When you think of a dairy farm, you may picture rolling fields, cows, and milk. But water plays a large part in getting milk from a cow to your fridge.
From drinking water for cattle to cleaning the dairy and cooling the milk, this natural resource is much needed.
According to Dairy UK, 12,000 active dairy farmers produce almost 15 billion litres of milk yearly; seven billion litres are delivered to doorsteps, supermarkets, and restaurants or cafes annually; and three billion litres become more than 700 named British cheeses.
In 2018, a Farming UK article cited Dr David Campbell, associate professor of water conservation at Heriot-Watt University, as stating around 40.9 billion litres of water each year is used in the UK to produce 14 billion litres of milk.
It’s vital water sustainability plays a part and it is positive to see examples such as the UK Dairy Roadmap helping dairy farmers progress in water conservation since 2018, with a 23% relative reduction in water use as of 2020.
But with first-hand experience of drought and water use restrictions in the region in the last year, we are now working on a research project with farmers, including dairy, in Cornwall and Devon to discover how ‘smart ponds’ could bolster drought-affected water supplies and ease associated river health pressure.
Our CEO Dr. Laurence Couldrick said: “The Water Net Gain project, which has been awarded £1 million in funding from the third Ofwat Innovation Fund Water Breakthrough Challenge, has created a joint research opportunity between us, South West Water, the Environment Agency, Duchy College, and our Tamar Water Stewardship Business Board member, Saputo.
“As more water resource deficits are predicted by 2050, by engaging farmers, initially in the Tamar and Fowey areas, we will explore the potential for new ponds and lakes to create water storage ‘batteries’ at catchment-scale to improve water resilience.”
These ecologically connected and distributive batteries or ‘smart ponds’ would enhance water retention on land, charging during the winter and providing farmers with on-farm resources during summer droughts. They will help alleviate demand on the mains supply or allow farmers to sell to recharge our rivers via water companies adding to the water supply grid.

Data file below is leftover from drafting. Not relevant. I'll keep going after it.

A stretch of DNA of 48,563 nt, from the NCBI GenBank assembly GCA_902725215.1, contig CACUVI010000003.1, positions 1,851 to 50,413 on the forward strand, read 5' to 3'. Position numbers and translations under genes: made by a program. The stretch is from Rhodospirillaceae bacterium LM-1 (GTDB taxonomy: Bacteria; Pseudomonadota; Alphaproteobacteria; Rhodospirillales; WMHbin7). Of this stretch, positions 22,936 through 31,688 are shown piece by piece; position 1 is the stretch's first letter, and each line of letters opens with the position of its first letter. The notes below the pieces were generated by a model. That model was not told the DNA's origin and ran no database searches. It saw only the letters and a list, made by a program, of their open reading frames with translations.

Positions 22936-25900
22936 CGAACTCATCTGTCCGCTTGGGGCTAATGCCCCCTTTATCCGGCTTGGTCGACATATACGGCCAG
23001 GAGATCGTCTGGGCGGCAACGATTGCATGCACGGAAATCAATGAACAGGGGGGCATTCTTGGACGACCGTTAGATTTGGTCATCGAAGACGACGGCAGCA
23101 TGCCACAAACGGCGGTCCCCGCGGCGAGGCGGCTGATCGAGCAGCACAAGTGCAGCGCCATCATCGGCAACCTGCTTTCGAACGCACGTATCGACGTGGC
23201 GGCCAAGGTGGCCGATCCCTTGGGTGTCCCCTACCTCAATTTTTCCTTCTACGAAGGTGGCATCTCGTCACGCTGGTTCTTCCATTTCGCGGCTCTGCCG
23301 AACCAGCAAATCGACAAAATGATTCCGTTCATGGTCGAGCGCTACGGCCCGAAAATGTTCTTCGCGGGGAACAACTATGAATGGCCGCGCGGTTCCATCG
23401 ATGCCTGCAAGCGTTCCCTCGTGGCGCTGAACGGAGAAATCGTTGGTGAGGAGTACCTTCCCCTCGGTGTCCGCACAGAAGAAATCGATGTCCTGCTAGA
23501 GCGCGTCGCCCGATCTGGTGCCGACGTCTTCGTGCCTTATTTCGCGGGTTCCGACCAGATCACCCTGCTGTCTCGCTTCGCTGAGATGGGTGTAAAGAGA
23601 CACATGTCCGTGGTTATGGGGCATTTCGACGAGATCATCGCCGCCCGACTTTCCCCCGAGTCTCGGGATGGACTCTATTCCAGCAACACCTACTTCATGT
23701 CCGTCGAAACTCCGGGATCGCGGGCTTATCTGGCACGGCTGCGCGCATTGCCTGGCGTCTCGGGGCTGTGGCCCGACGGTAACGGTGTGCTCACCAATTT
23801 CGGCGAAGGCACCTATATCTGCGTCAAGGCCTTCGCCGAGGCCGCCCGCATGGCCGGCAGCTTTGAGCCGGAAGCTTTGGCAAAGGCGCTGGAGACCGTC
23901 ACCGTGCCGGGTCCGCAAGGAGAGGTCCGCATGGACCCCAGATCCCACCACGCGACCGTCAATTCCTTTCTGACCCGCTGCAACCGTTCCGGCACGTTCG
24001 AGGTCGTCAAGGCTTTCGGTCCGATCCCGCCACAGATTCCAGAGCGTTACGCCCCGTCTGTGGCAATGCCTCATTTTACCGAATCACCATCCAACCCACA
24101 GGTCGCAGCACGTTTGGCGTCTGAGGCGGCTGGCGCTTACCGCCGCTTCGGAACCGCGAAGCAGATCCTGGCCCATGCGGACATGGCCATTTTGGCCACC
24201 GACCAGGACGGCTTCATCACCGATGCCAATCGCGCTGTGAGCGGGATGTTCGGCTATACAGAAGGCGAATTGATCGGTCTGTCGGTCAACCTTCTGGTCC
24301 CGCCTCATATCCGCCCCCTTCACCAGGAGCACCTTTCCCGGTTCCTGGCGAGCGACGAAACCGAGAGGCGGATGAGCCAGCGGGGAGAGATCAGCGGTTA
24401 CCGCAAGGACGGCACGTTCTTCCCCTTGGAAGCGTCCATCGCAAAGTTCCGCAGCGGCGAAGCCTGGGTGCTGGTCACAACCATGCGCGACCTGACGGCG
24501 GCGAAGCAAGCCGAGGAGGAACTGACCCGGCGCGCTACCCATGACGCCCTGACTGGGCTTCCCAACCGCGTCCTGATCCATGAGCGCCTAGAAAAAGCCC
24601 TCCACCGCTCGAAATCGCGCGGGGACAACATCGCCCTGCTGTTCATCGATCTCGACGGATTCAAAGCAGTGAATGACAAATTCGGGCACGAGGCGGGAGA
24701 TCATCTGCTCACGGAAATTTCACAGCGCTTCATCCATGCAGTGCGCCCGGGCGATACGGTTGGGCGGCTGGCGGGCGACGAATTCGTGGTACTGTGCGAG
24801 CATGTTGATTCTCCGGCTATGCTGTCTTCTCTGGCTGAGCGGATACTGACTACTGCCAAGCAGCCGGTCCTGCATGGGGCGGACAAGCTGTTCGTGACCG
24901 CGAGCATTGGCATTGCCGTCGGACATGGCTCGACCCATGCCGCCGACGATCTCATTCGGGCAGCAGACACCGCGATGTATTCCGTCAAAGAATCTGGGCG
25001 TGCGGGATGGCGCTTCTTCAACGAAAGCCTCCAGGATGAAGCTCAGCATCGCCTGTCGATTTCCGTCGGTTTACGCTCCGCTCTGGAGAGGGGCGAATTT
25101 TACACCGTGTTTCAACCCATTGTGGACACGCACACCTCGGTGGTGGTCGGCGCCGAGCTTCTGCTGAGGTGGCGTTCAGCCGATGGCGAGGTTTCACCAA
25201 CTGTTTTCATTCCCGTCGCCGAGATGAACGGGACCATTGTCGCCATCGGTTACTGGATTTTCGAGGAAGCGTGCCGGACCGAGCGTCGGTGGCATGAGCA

TWSBB member and WNG participant, Saputo UK
Saputo Dairy UK (SDUK) plays an active role in using water wisely. Over the past six years, it has reduced the overall water intensity of its operations by 29% and around two thirds of the water needed for its manufacturing sites now comes from recycled sources.
At its Davidstow Creamery in Cornwall, water from the incoming milk is recovered from whey powder drying, and process water goes through advanced treatment to enable it to be reused. In combination, this reduces the requirement for freshwater to be imported from the environment by more than one million litres per day.
Steve Harris, Agriculture Procurement Manager at SDUK, explains why the company is involved in Water Net Gain. “Water is a precious resource, and we are committed to using it in a sustainable way, implementing solutions within our manufacturing sites by reducing water consumption as well as through reusing and recycling.
“Our involvement with the Water Net Gain Project allows us to extend this ethos to our supplying farmers across the South West by supporting them in managing and conserving natural water resources on farm, benefitting drought resilience as well as enhancing biodiversity and habitat creation.”
By considering elements such as governance, farmer uptake, technological requirements, and future investment, this research project aims to showcase the long-term benefits of rolling out this water-resilient activity to farmers, wider society, and our rivers.